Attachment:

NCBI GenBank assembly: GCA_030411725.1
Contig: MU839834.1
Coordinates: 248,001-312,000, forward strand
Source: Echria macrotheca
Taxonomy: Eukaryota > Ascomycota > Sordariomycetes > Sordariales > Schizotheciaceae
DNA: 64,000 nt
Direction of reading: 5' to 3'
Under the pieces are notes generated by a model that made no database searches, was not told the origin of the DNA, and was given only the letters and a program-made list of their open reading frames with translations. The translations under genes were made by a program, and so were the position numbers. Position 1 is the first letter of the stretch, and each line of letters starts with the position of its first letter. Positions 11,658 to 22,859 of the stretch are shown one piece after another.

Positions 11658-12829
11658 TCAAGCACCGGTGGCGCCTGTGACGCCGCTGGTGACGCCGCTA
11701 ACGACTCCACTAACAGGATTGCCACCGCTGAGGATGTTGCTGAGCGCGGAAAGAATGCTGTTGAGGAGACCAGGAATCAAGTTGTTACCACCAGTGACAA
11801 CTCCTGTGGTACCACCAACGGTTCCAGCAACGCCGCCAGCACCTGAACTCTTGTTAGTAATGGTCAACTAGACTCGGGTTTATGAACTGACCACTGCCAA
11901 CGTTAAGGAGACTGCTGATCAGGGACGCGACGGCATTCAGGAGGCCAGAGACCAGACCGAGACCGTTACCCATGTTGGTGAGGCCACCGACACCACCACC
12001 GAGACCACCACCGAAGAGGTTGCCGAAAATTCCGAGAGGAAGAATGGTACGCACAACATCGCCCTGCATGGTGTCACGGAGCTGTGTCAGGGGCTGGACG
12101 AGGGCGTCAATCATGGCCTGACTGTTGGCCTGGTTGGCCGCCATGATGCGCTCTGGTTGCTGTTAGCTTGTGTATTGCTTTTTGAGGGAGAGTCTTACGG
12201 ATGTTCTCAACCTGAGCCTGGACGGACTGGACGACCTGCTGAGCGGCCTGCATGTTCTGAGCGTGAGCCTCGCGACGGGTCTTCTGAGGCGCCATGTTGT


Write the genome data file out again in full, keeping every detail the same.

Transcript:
NCBI GenBank assembly: GCA_030411725.1
Contig: MU839834.1
Coordinates: 248,001-312,000, forward strand
Source: Echria macrotheca
Taxonomy: Eukaryota > Ascomycota > Sordariomycetes > Sordariales > Schizotheciaceae
DNA: 64,000 nt
Direction of reading: 5' to 3'
Under the pieces are notes generated by a model that made no database searches, was not told the origin of the DNA, and was given only the letters and a program-made list of their open reading frames with translations. The translations under genes were made by a program, and so were the position numbers. Position 1 is the first letter of the stretch, and each line of letters starts with the position of its first letter. Positions 11,658 to 22,859 of the stretch are shown one piece after another.

Positions 11658-12829
11658 TCAAGCACCGGTGGCGCCTGTGACGCCGCTGGTGACGCCGCTA
11701 ACGACTCCACTAACAGGATTGCCACCGCTGAGGATGTTGCTGAGCGCGGAAAGAATGCTGTTGAGGAGACCAGGAATCAAGTTGTTACCACCAGTGACAA
11801 CTCCTGTGGTACCACCAACGGTTCCAGCAACGCCGCCAGCACCTGAACTCTTGTTAGTAATGGTCAACTAGACTCGGGTTTATGAACTGACCACTGCCAA
11901 CGTTAAGGAGACTGCTGATCAGGGACGCGACGGCATTCAGGAGGCCAGAGACCAGACCGAGACCGTTACCCATGTTGGTGAGGCCACCGACACCACCACC
12001 GAGACCACCACCGAAGAGGTTGCCGAAAATTCCGAGAGGAAGAATGGTACGCACAACATCGCCCTGCATGGTGTCACGGAGCTGTGTCAGGGGCTGGACG
12101 AGGGCGTCAATCATGGCCTGACTGTTGGCCTGGTTGGCCGCCATGATGCGCTCTGGTTGCTGTTAGCTTGTGTATTGCTTTTTGAGGGAGAGTCTTACGG
12201 ATGTTCTCAACCTGAGCCTGGACGGACTGGACGACCTGCTGAGCGGCCTGCATGTTCTGAGCGTGAGCCTCGCGACGGGTCTTCTGAGGCGCCATGTTGT